Friday, December 17, 2010

Portfolio changes

Made quite a few adjustments to the portfolio today. General approach was to raise cash to deploy in the coming weeks should better options present themselves.

Some recent actions:
- reduced MSFT Microsoft position by about half. Was my top holding and the oversized position was too big for my comfort.
- sold one of my drillers NE Noble Energy. The drillers just aren't acting right and wanted to lighten up. I still hold DO Diamond Offshore
- sold LLY Eli Lilly. The more I thought about it I just didn't know enough about it and the only reason I owned it was metrics and dividend. I need to stick to mutual funds for pharmaceutical exposure.
- sold AFAM Almost Family home healthcare. Yep... that was me selling about a half an hour before the stock rose by $1.63 to close up 4.3% for the day... Dangit! Some huge upside volume started hitting the stock soon after I sold. Not sure what was going on.
- added to WDC Western Digital. It had dropped pretty severely in the past few days on no news so I took the other side as most other related tech has been pretty solid.

Top Holdings in order now (excluding mutual funds) are:
INTC Intel
MSFT Microsoft
WDC Western Digital
CHL China Mobile - telecom/wireless
UFPT UFP Tech - packaging
TEO Telecom Argentina - telecom
DO Diamond Offshore - offshore driller
LHCG LHC Group - home health
MDF Metropolitan Health Networks - healthcare facilities

After the activity today my cash level is up to almost 50% so I'll look to redeploy some of this next week. That cash level is a bit excessive and surely I can find 1 or 2 places to put it.

Some I'm looking at: CSCO Cisco, KMB Kimberly Clark (again), MCD McDonalds?... ABT Abbot Labs... maybe a few others. I'll know better after I work on things over the weekend.

Thursday, December 16, 2010

Protecting yourself in nuclear detonation

This is one of the most interesting things I've read in a while. I saw this link a NYTimes story today about best way to survive a nuclear detonation. The new studies indicate there's lots we can do to substantially increase odds of surviving. Two keys to surviving.

1. Hide fast from radiation. Brick concrete basements of big buildings are best, or middle interior rooms of big office buildings. My initial inclination would be to try to get away as fast as possible, but it sounds like finding cover from radiation is by far the best way to go.
2. Stay put. The radioactive fallout is worst in the first few hours after the detonation and radiation levels quickly fall.

Here's a Fact Sheet from the Dept. of Homeland Security. Note the first image shows how radiation levels spike in the first hour after a blast and then fall off considerably after 6 hours or so. Taking cover can significantly reduce your exposure.

The second image on the second page shows levels of protection provided by different places and building types. Like mentioned above, lots of brick and concrete between you and radiation is good, and if you can combine that and get underground it's even better. But failing being in a big concrete building basement, an average home basement seems to provide sufficient protection.

In the article the experts make it clear that the event is more survivable than expected if shelter from the radiation can be achieved.

Saturday, December 11, 2010

Get this - students know who the most effective teachers are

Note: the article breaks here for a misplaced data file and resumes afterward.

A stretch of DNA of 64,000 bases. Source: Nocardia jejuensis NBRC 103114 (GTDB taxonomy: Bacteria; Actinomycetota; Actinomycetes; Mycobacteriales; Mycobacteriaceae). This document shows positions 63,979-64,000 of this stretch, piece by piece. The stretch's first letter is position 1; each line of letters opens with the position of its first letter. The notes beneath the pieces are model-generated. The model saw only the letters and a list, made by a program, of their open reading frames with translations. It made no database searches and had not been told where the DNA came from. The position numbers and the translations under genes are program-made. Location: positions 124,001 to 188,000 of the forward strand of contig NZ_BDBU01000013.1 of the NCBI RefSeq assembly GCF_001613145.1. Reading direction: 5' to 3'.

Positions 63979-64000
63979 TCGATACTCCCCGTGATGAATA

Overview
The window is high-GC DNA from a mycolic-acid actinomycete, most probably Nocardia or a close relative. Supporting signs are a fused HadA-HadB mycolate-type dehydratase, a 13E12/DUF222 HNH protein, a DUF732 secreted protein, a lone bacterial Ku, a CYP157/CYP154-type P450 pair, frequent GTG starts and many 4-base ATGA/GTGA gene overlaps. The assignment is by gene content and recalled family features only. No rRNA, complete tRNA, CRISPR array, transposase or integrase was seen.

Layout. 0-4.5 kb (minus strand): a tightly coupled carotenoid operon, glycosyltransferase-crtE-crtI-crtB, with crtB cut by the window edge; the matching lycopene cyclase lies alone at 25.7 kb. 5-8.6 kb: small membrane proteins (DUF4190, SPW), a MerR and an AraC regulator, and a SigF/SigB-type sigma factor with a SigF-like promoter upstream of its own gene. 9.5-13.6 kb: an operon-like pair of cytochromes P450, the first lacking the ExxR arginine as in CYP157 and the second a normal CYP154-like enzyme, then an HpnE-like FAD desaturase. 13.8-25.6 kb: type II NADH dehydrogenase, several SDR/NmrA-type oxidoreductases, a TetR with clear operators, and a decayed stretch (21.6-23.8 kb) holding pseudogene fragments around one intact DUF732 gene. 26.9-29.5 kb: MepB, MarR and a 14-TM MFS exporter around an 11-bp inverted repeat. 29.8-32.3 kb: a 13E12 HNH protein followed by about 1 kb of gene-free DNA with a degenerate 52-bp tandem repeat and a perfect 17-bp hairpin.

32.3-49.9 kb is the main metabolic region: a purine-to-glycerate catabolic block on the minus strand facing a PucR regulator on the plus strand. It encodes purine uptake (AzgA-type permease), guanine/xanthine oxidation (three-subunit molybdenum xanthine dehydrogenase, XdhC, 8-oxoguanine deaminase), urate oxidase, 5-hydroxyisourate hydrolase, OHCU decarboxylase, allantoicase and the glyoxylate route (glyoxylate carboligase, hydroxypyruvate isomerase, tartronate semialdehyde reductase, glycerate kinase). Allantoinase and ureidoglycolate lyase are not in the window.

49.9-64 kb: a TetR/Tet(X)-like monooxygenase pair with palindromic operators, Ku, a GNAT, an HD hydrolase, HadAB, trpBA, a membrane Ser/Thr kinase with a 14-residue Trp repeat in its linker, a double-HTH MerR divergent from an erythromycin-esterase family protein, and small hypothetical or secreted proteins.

I've always felt it was fairly easy as a student to tell who the best teachers were, and thought it was strange that schools never asked students who the best teachers were. (I guess I'd assumed the unions didn't want there to be comparisons between good and bad teachers?) Now a big study by the Gates has confirmed it as reported in the NYTimes.

From the story: “Kids know effective teaching when they experience it,” he said. “As a nation, we’ve wasted what students know about their own classroom experiences instead of using that knowledge to inform school reform efforts.”

"Thousands of students have filled out confidential questionnaires about the learning environment that their teachers create. After comparing the students’ ratings with teachers’ value-added scores, researchers have concluded that there is quite a bit of agreement."

Here's the full story. Pretty good read.

Saturday, December 4, 2010

Jack Handey

Sometimes I wish I had fingers on my toes so I could pick up ice cubes more easily when I drop them in the kitchen floor. How convenient. But then I wondered if I had fingers on my toes would I instead walk on my arms and view the world upside down? And when I was on the internet would that mean I'd have to type with my keyboard on the floor?

Thursday, December 2, 2010

Intel's Andy Grove on importance of manufacturing - what a great read!

I'm a fan of Intel founder Andy Grove (and coincidentally I'm currently an investor also!). But I was very impressed with Mr. Grove's article about the importance of manufacturing - and the importance of keeping even low skill jobs to maintain a presence in the evolving knowledgebase of future new technologies, but also to simply provide employment as an end in-and-of-itself.

Without scaling, we don’t just lose jobs -- we lose our hold on new technologies. Losing the ability to scale will ultimately damage our capacity to innovate.

In a sense he's saying you can't have the high skill jobs without bringing along the low skill jobs too. In effect - you need alot of low skilled jobs so you can know enough and be innovative enough to be involved in the next big thing. There's alot of value in doing things on a very large scale - and we lose alot of know-how by farming so much of it out overseas to lower cost producers.

This definitely flies in the face of prevailing economics, but there's a cohesion to his argument that has some resonating qualities. I found this perspective definitely worth the read.

Wednesday, December 1, 2010